Burleigh Headland - a natural attraction you won’t want to miss

Burleigh Headland

Burleigh Headland - a natural attraction you won’t want to miss

Sunday afternoons on Burleigh hill have become a tradition for locals and visitors alike. Beers, wine and cheese are propped up on small short-legged handmade timber tables, most likely purchased from the local Burleigh market.

Locals and holidaymakers sit on camping chairs, picnic blankets or grass sharing stories and making memories. They are all there for the one reason - to watch the setting sun’s majestic orange and red colours blaze across the ocean and northern Gold Coast skyline. Until sundown the mesmerising sounds of waves washing over the black boulders immediately below the headland are the perfect backdrop to this togetherness tradition.

All of this is on your doorstep when you are a guest of Burleigh Beach Tourist Park. Sunrises rival the sunsets in the spectacular stakes. And Burleigh Headland once again has a lot to offer with the scenery providing enough motivation to get up and enjoy all that this area has to offer. Sunrise over the water, whales and dolphins in winter and spring. Climb to the top of the 27 hectare Burleigh Head National Park and be rewarded with better views of the sunrise.

Burleigh Head

This tree-covered natural conservation area, whose formation started between 23 and 25 million years ago, has become a natural habitat for Lycra clad walkers and runners of all ages and abilities who mix harmoniously with the native animals who call the headland home. You might come across some Australian brush turkeys (they won't hurt you, they generally move away to scratch around elsewhere when people approach them), you’ll most certainly hear the distinctive screech of lorikeets and see birdwing butterflies feed on rainforest nectars in mid-summer.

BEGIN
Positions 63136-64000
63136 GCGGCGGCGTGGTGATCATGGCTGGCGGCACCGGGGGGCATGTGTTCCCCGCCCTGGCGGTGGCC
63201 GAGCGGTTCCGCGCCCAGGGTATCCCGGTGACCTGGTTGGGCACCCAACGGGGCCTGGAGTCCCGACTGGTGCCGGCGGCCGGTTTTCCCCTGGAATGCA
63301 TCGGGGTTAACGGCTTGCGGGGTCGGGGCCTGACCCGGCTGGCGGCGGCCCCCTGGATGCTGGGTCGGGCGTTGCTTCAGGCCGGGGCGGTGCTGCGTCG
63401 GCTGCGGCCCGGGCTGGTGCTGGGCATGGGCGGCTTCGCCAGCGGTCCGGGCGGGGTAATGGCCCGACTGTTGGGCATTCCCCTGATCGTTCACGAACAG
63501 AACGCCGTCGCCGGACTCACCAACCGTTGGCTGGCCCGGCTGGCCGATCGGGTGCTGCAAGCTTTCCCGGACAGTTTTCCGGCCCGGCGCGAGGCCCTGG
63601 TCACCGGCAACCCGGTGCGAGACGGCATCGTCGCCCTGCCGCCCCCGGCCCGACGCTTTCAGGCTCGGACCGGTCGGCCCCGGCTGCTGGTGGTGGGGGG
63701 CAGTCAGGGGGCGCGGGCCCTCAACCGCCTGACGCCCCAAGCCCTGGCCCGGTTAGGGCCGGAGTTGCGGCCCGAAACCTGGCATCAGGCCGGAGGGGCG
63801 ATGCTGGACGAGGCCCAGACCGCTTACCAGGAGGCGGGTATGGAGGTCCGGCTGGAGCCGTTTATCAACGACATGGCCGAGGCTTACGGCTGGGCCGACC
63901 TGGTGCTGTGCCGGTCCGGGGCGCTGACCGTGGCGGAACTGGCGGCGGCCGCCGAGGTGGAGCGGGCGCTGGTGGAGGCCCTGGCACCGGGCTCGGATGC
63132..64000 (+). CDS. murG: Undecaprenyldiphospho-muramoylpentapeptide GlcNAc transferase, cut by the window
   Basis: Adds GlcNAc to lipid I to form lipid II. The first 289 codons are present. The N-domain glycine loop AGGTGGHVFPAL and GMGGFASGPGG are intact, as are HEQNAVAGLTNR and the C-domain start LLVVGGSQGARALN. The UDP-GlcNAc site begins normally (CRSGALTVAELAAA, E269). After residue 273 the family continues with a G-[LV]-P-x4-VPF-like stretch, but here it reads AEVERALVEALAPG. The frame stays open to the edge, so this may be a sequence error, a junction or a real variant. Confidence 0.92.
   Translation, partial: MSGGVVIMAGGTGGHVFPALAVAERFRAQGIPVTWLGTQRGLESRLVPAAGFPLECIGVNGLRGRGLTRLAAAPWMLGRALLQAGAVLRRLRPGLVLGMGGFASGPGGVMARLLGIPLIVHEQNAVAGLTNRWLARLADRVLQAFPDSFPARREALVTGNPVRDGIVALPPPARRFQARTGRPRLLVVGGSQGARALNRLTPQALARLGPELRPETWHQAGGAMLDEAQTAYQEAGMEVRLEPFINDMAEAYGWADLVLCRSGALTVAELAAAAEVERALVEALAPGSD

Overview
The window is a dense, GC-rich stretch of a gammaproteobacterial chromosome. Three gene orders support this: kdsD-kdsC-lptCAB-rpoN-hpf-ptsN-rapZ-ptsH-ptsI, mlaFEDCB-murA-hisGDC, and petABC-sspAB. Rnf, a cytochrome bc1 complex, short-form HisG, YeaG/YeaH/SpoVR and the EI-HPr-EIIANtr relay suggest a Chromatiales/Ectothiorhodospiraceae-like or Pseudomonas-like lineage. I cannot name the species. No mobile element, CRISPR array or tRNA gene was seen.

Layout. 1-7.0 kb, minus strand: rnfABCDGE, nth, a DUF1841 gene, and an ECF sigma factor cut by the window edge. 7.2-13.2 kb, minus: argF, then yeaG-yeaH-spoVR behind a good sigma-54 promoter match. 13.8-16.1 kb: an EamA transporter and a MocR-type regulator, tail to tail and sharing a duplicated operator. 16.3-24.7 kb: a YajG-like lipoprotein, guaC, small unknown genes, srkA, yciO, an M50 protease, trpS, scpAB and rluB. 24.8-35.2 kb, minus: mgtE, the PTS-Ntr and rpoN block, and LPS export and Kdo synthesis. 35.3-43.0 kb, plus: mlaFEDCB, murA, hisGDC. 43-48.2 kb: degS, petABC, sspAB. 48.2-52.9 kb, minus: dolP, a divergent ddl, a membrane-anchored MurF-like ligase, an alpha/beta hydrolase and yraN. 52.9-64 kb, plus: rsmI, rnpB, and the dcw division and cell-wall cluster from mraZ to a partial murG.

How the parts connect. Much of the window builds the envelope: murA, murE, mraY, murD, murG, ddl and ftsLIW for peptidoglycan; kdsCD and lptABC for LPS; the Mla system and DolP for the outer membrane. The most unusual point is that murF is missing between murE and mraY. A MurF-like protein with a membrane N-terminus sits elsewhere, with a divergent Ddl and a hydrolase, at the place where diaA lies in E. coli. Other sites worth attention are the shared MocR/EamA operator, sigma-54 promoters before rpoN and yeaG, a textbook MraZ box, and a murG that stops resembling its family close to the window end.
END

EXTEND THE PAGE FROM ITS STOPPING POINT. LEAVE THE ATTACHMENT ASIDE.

There are two scenic walking tracks - the oceanview walk which takes you around the headland just above the sea line. It was recently made wheelchair/pram accessible by Gold Coast City Council.

The oceanview track, 1.2km one way, is sometimes closed by authorities due to significant rock fall - you’ll find out soon enough as there are metal gates which are locked. The rainforest circuit is where you’ll want to head for a fantastic sunrise. This more challenging 1.7km loop will take you 88m above sea level and includes Tumgum lookout.

The rainforest track is connected to the entrances via the Burleigh Link Track (460m) on the northern end, and the Tallebudgera Link track (250m)/ Oceanview track on the southern end. Information signs at both the northern and southern entryways share the history of the headland, its flora and fauna.

View alerts by the Department of National Parks about Burleigh Head here

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If you’re hungry to learn more about the area, not far from the southern entrance, near Tallebudgera Creek, sits the Jellurgal Aboriginal Cultural Centre which gives an insight into the traditional custodians of the land and takes a look at how the hill took shape.

Essential items to get the most out of your walking adventure:

  • Sneakers
  • Head torch (if climbing between April-October before 5.30am)
  • Jumper
  • Camera/ smartphone
  • Binoculars

You may choose to follow your sunrise experience with a stroll to Burleigh’s main hub where you can lap up the coffee and breakfast culture.

Many people can’t get enough of Burleigh - visit once and you’ll likely find yourself planning your next trip back before you check out.

Potential to hyperlink:

Map of park https://www.npsr.qld.gov.au/parks/burleigh-head/pdf/burleigh-head-webmap.pdf

Sunrise/sunset times http://www.meteorology.com.au/local-forecast/qld/burleigh-heads

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